Economy: Asian Buying Power


In 2012, more than 17 million Americans – including 379,268 Georgians – claim Asian ancestry, making the group a powerful force in the U.S. consumer market. Asians’ enormous economic clout is attracting more and more attention. 

I estimate that the nation’s Asian buying power will climb to $718 billion in 2012 and to more than $1 trillion in 2017. This is up from $115 billion in 1990, $272 billion in 2000 and $609 billion in 2010.

 The 164 percent gain from 2000 through 2012 exceeds increases in buying power projected for whites (60 percent), the U.S. as a whole (69 percent), blacks (73 percent), Hispanics (142 percent) and Native Americans (156 percent). The U.S. Asian market already outshines the entire economies of all but 17 countries.

Asian buying power is energizing Georgia’s consumer market. It rose from $1.1 billion in 1990 to $13.3 billion in 2012. I expect it will exceed $20 billion in 2017.  

The group’s fast-paced growth in buying power demonstrates the increasing importance of Asian consumers and should create opportunities for businesses that pay attention to their needs. Because the group includes consumers of so many national ancestries and languages and such diverse cultures, firms that target specific subgroups – Chinese or Filipino, for example – may find niche markets particularly rewarding.

Despite the severity of the Great Recession, employment gains are among the forces supporting the growth of Asian-American buying power. From January 2000 through January 2012, the number of jobs held by Asians increased by more than 1.8 million.  That cumulative gain is impressive when compared to the 260,000 jobs gained by whites, a much larger group. 

Still, the Great Recession had an effect. From its peak in November of 2007 through January of 2012, the number of employed Asians dropped by 529,000.

In January of 2012, the employment-to-population ratio for Asians stood at 59.7 percent; it was 63 percent in January of 2000. Meanwhile, the Asian unemployment rate rose from 3.2 percent in 2007 to 6.7 percent in January of 2012. Nonetheless, in terms of jobs, Asian Americans as a group are still well ahead of where they were at the beginning of the millennium.

The Asian population is growing more rapidly than the total population, mostly because of strong immigration, a trend expected to continue. In 2012, the national Asian population will be 17.2 million, 55.2 percent higher than its 2000 base of 11.1 million.  This 55.3 percent gain in population exceeds that projected for any other racial group and equals the percent gain estimated for Hispanics. From 2012 to 2017, the U.S. Asian population will grow by 21 percent.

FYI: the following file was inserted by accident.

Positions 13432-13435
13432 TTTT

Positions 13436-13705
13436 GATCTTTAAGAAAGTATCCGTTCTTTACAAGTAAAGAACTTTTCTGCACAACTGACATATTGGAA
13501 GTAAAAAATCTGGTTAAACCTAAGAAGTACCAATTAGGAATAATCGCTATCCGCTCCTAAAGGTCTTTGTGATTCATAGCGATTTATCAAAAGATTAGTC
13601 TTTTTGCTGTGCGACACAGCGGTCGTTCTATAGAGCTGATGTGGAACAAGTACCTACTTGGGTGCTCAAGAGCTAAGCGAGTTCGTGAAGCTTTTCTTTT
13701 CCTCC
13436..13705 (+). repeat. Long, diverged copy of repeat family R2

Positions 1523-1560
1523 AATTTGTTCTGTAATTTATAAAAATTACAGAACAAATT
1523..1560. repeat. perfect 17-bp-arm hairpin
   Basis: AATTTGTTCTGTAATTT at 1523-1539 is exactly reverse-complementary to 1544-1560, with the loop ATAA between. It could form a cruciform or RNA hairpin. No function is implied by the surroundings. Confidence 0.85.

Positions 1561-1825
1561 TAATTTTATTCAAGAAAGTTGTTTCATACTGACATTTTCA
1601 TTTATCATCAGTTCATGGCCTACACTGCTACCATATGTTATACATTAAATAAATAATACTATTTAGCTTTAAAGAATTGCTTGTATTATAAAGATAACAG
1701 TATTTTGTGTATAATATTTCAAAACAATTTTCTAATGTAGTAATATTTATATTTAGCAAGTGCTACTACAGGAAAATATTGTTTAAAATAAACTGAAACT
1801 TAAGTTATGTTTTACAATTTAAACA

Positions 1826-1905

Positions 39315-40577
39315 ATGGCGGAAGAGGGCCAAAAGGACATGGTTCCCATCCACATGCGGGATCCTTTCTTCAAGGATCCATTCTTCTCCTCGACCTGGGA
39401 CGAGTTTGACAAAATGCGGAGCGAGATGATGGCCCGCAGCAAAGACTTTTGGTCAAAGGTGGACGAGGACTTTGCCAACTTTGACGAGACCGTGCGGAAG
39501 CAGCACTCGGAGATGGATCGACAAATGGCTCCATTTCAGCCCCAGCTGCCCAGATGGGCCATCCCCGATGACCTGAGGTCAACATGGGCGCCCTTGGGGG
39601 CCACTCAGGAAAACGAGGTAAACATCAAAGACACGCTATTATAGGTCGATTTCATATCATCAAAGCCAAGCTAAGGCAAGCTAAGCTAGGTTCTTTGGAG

The Asian population is younger than the overall U.S. population: The median age is 35.4 years, compared to 36.7 years for the total population. Larger proportions of Asians are either entering the workforce for the first time or moving up their career ladders. A much smaller proportion of Asians are of traditional retirement age. In 2010, only 9.6 percent of Asians were 65 years and over, compared to 13.8 percent of whites. Nearly all Asians are urbanites.

Asians are much better educated than the average American and hold many top-level jobs in management, professional and scientific specialties. They are much less likely to hold jobs in agriculture, forestry, construction and government. Some 52 percent of Asians age 25 and over have a bachelor’s degree or higher compared to 30 percent of whites. 

The increasing number of successful Asian entrepreneurs helps strengthen the group’s buy-ing power. The 2007 Survey of Business Owners shows Asian-owned firms increased by 40 percent from 2002 to 2007, more than double the 18 percent increase in the number of all U.S. firms. 

The 2010 Consumer Expenditure Survey indicates that Asian households spent 21 percent more than the average U.S. household.

Asian households spent dramatically more than the average U.S. household in a number of categories, including restaurants, shelter, clothing, groceries, furniture, new vehicles, public transportation and education. They spent less than average on alcoholic beverages, electricity, telephone services, used vehicles, electronics, pets, tobacco products and healthcare.

Categories: Economy